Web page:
What KMK does is promote Korean medical services and provide information to Kazakhstani customers. The service includes not only translation, escort to the hospitals, and consultations, but also offers Seoul or Incheon city tours if desired. There are three co-representatives of KMK: Taldybayev, Kakim, and Kim Seul-ah (School of Business, Healthcare Management Track, Doctorate Program). For Kakim, he specializes in marketing, as he is a renowned journalist and blogger in Kazakhstan. He wrote numerous articles regarding Korea before he even started this business. Talybayev said, “I first met him at a job fair at COEX. Because of Kakim’s popularity, I could recognize him at first glance. I approached Kakim and felt a sense of comradeship since we are from the same country.” Coincidently, Kakim also was a Hanyang University student and they became friendly in a short amount of time. Taldybayev suggested starting a business with Kakim, and he accepted the proposal. However, as both Kazakhstani students were foreigners, they thought they needed a Korean person to be part of their plan; thus, Taldybayev scouted his fellow lab friend Kim to participate, and she instantly agreed.
 
The three co-representatives of KMK, from left, Kim Seul-ah, Taldybayev Zhanadil, and Kakim Danabayev, provide the medical tour platform for Kazakhstani people.
(Photo courtesy of Talybayev)

Kakim is in charge of the marketing department, and Kim takes care of administrative duties related to Korea. With the vast network Kakim has, they tried to cast celebrities through social media like his individual blog and Instagram accounts, the result of which was remarkable. A Kazakhstani member of the National Assembly and a top-ten successful businessman in Kazakhstan, Kairat Kudaibergen, who has over 1.2 million followers on Instagram, promoted both KMK and Korean medical services. Instead of paying him, KMK covered his fee by providing him with medical care for free. Taldybayev recalled, “I stayed in Korea for two days with Kairat. With the high-quality medical service and tour, he was extremely satisfied with the trip.” Such high satisfaction consecutively led to networking with other Kazakhstani celebrities, allowing the business to flourish.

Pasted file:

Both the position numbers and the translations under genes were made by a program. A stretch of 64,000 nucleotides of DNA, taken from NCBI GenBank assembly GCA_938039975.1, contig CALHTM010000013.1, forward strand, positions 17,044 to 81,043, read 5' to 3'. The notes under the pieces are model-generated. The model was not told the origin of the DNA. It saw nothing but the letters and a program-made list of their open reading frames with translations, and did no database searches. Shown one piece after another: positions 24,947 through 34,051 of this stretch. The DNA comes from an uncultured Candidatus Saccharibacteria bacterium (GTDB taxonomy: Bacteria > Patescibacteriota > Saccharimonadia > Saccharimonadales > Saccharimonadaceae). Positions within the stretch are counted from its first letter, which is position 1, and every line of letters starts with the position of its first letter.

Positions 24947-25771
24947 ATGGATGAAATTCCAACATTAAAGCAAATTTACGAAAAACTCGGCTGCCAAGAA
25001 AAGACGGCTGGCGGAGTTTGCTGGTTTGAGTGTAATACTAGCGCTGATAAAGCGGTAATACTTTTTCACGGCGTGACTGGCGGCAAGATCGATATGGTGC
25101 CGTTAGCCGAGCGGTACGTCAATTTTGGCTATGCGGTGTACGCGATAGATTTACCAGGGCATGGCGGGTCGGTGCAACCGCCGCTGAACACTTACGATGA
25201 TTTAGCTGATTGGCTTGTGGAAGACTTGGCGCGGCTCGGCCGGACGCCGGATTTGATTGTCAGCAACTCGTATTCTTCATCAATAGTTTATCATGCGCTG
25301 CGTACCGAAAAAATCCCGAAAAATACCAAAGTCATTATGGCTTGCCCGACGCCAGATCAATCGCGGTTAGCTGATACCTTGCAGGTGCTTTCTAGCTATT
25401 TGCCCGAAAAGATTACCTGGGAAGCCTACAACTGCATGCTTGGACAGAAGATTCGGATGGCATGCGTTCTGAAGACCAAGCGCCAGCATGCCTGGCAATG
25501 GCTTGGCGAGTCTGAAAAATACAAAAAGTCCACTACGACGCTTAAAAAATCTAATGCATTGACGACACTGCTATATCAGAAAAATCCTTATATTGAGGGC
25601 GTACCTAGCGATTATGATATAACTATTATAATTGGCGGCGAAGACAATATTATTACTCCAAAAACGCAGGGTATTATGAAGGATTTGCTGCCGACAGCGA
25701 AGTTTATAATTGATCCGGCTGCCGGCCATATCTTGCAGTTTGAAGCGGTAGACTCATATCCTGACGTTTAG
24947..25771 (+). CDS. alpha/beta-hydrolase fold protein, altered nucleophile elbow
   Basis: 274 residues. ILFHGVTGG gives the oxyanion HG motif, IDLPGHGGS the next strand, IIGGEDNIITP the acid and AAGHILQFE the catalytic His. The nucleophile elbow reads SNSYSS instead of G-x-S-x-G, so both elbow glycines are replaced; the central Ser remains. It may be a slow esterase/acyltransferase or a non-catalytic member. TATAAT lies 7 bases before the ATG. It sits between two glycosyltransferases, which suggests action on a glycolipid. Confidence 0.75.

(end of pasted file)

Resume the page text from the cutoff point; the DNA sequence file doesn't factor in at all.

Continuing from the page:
Taldybayev currently lives in the dorm provided by the Hanyang Start-up Lounge, which is difficult to get into, at no charge. With a requirement of a number of interviews and the submission of start-up reports, only thirty candidates are permitted. In addition, the residents should submit weekly reports that include the overall plans for business activity. Taldybayev insisted, “Although the procedure is quite tough, I received plenty of help from the people living there, as we shared ideas, gave feedback on each other’s business plans, and gave advice on how to overcome hardships.” The Hanyang Start-up Lounge offers concrete and detailed assistance to these residents to help them actualize their plans.
 
KMK is planning to scout renouned Russian celebrities to further promote its corporation and the outstanding quality of Korean medical services.
(Photo courtesy of Taldybayev)

The current trend of Kazakhstani people visiting South Korea is increasing annually. 15,000 people come for medical purposes and 25,000 for tours. Over the past three years, the number of visitors has increased by about 90 percent, and it is expected to increase even further. With the growing number of visitors, Taldybayev hopes to draw more clients to help his business grow. Eventually, Taldybayev wants his business to expand not only throughout Kazakhstan, but also to all former Soviet countries.



Kim Min-jae      fhffl5781@hanyang.ac.kr
Photos by Lee Hyeon-seon